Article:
Due to human introductions this species has been seen outside their range in areas such as China, the United Kingdom and the United States. Most of these come from releases of pets.


Where can the Red-Bellied Piranha survive?

This species is found in freshwater river systems through the Amazon basin.

Red-Bellied Piranha (Pygocentrus nattereri)

Credit: Public Domain


How does the Red-Bellied Piranha produce its young?

Egg laying takes place during the wet season and success is heavily tied to the level of flooding which occurs.

Their courtship display involves the pair swimming around one another in circles.

Females deposit their eggs in to a bowl which is formed in sediment by the males who then fertilize them externally. This nest is sited near plants to which the eggs will stick.

Males remain near eggs they fertilize them and fan them with their fins. This is continued for the nine to ten day incubation period.


What does the Red-Bellied Piranha do during its day?

These fish will form groups of between 20 and 30 birds. They will hunt together. Research has shown that when in larger shoals they can breathe easier and are less vulnerable to attack. As a result larger shoals are most commonly seen in shallow water where there are more threats.

Small piranha are active during the day. As they grow they tend to take on a more crepuscular activity cycle being active at dawn and dusk.

The red-bellied piranha produces a vocalization which has been likened to a bark. They can also make one that sounds like a beating drum. These are produced through vibrations in the swim bladder.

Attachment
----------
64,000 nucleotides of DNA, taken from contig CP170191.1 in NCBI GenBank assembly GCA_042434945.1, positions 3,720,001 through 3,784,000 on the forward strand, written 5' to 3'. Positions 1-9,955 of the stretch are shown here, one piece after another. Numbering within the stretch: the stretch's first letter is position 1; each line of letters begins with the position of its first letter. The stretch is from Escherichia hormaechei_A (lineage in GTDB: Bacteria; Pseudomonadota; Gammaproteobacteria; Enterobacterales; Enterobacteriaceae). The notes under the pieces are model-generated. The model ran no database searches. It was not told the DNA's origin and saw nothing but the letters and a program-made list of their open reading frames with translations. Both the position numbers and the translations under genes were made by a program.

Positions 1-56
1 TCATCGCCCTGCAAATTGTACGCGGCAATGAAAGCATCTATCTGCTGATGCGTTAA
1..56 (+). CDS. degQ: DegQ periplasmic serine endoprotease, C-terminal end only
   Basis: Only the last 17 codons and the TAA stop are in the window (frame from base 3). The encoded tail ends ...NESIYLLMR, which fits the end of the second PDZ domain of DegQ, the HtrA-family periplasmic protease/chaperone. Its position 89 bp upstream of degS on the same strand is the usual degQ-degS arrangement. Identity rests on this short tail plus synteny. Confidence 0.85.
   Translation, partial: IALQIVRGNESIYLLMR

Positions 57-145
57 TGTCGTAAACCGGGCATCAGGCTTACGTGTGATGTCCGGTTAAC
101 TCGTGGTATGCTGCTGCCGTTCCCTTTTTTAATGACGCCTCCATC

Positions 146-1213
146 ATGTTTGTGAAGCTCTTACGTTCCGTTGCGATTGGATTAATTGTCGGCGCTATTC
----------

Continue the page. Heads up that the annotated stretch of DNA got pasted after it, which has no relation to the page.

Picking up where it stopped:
Red-Bellied Piranha (Pygocentrus nattereri)

Credit: Public Domain

Predators and Threats

What stops the Red-Bellied Piranha from surviving and thriving?

Natural predators of the red-bellied piranha include crocodiles, birds and large fish such as catfish.

In areas of their range this species is considered a popular food.

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Quick facts

This species may also be known simply as the red piranha.

Modern piranhas are said to have diverged from their most recent ancestor roughly 9 million years ago.

The word 'piranha' is take from the Tupí language spoken in Brazil. It translates as 'tooth fish.'

Red-Bellied Piranha (Pygocentrus nattereri)

Credit: Public Domain


H, T., 2022. 5 Things I Learned about the Red-Bellied Piranha (Pygocentrus nattereri) – Greater Cleveland Aquarium. [online] Available at: <> [Accessed 8 April 2022].

Georgia Aquarium. 2022. Red Piranha - Georgia Aquarium. [online] Available at: <> [Accessed 8 April 2022].

Smithsonian's National Zoo. 2022. Red-bellied piranha. [online] Available at: <> [Accessed 8 April 2022].

The Dallas World Aquarium | #DWAZOO. 2022. Red-bellied piranha | The Dallas World Aquarium. [online] Available at: <> [Accessed 8 April 2022].

Owlcation. 2022. The Red-Bellied Piranha: An Analysis. [online] Available at: <> [Accessed 8 April 2022].

Thompson, H., 2014. 14 Fun Facts About Piranhas. [online] Smithsonian Magazine. Available at: <> [Accessed 8 April 2022].